Thinking about investment strategies in terms of levels

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jacob
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Thinking about investment strategies in terms of levels

Post by jacob » Mon Jul 01, 2019 12:55 pm

https://medium.com/personal-growth/thin ... 09afbe4fed

I think this is a useful model for thinking about various investment strategies. It builds on the Keynesian beauty contest but puts some meat on the idea. Inverting it, the question should be what the level a given strategy is? Knowing this is useful because it determines the level of confidence + the time horizon. This is a question that can be answered in advance with enough analysis/reflection of one's idea. This is highly useful because the level of the idea is connected with how quickly the payoff/outperformance appears. Thus it gives a sense of how patient one needs to be to cash in.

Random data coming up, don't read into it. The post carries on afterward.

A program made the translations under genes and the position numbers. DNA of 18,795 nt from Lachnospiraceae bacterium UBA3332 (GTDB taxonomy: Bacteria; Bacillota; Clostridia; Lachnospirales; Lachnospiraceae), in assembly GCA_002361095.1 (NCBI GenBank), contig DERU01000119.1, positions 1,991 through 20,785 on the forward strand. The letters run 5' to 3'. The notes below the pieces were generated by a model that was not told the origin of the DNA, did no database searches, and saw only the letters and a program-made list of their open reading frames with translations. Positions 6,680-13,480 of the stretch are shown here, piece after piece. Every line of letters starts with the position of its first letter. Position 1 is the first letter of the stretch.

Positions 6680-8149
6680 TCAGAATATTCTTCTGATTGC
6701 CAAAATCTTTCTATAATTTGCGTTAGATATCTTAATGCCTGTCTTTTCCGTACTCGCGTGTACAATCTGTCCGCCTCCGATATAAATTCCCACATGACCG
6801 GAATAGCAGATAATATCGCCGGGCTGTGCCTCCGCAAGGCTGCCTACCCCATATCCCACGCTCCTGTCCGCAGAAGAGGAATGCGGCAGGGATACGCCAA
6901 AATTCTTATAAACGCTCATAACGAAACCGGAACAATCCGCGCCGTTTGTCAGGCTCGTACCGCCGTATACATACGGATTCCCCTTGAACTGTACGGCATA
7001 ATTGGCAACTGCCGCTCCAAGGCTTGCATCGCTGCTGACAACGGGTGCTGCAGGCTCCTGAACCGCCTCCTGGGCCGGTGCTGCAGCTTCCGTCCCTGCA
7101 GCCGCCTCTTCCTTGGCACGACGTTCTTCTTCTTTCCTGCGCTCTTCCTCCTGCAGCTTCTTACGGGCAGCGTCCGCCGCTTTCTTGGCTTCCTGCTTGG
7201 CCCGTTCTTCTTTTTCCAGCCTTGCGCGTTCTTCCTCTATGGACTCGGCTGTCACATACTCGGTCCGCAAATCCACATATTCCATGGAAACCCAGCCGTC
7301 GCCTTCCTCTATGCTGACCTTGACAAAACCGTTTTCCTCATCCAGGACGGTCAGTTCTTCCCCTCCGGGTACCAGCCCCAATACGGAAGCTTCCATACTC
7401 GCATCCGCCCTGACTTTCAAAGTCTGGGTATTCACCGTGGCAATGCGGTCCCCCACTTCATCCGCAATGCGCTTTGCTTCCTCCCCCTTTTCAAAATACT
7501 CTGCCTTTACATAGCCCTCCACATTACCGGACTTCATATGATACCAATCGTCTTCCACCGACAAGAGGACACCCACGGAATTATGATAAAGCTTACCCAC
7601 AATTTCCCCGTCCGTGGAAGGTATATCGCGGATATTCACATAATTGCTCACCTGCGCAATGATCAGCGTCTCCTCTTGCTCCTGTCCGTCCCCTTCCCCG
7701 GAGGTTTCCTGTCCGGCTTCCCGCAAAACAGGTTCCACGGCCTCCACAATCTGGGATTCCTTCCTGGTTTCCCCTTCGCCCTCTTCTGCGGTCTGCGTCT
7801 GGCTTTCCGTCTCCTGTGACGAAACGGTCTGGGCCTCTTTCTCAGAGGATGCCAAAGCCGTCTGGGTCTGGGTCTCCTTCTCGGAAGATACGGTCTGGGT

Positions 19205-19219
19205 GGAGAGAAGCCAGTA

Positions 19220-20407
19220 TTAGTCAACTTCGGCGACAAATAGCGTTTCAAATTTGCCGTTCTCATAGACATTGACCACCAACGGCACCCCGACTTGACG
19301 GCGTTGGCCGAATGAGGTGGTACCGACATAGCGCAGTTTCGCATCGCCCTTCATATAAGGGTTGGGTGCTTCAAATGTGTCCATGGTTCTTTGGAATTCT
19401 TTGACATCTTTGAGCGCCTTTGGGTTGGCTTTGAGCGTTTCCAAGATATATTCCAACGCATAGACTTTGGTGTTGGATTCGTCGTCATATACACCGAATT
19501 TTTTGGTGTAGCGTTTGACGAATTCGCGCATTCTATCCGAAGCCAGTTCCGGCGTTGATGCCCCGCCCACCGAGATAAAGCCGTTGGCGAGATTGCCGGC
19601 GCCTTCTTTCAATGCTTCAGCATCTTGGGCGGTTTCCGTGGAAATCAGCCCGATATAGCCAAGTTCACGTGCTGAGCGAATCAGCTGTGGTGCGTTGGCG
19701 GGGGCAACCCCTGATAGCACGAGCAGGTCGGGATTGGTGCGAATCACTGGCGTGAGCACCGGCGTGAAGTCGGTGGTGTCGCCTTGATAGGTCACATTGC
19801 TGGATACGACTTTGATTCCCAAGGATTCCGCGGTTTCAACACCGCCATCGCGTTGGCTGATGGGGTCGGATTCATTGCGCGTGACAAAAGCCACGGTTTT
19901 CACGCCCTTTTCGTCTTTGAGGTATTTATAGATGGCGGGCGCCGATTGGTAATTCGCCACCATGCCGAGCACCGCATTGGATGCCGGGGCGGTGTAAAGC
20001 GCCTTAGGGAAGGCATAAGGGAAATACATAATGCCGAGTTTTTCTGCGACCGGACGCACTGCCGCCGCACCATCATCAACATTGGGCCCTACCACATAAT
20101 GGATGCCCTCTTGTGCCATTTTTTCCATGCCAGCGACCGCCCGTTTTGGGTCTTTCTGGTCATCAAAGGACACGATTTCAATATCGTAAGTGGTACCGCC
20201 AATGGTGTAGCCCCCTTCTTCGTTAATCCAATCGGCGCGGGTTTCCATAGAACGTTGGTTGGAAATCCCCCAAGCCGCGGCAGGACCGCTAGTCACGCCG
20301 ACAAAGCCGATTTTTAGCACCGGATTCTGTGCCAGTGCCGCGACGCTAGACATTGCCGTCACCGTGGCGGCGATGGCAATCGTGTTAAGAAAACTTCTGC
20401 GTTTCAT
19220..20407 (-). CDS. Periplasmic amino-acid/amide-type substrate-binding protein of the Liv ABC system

Level 0: Random outcome and in fairness likely negative, but it's the rare person who manages not to think at all.
Level 1: 10-30 years.
Level 2: 10 years (the next crash or the next major trend)
Level 3: 1-3 years
Level 4: 1 year or less.
Level 5: A few weeks to a couple of months.

This presumes that the idea/hypothesis is correct. I think the reason is that it takes a while for ideas to trickle down through the levels and become known to enough people to actually move the price. The higher the levels, the smarter the money tends to be and the faster it tends to be. It's important to understand that knowledge does not disseminate instantly. The market is only efficient with information. Not with opinions.

Note this relates to investing, that is, adding information to the market. Not to be confused with trading which is adding liquidity to the market. I don't think trading has similar characteristic timescales.

7Wannabe5
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Re: Thinking about investment strategies in terms of levels

Post by 7Wannabe5 » Mon Jul 01, 2019 2:30 pm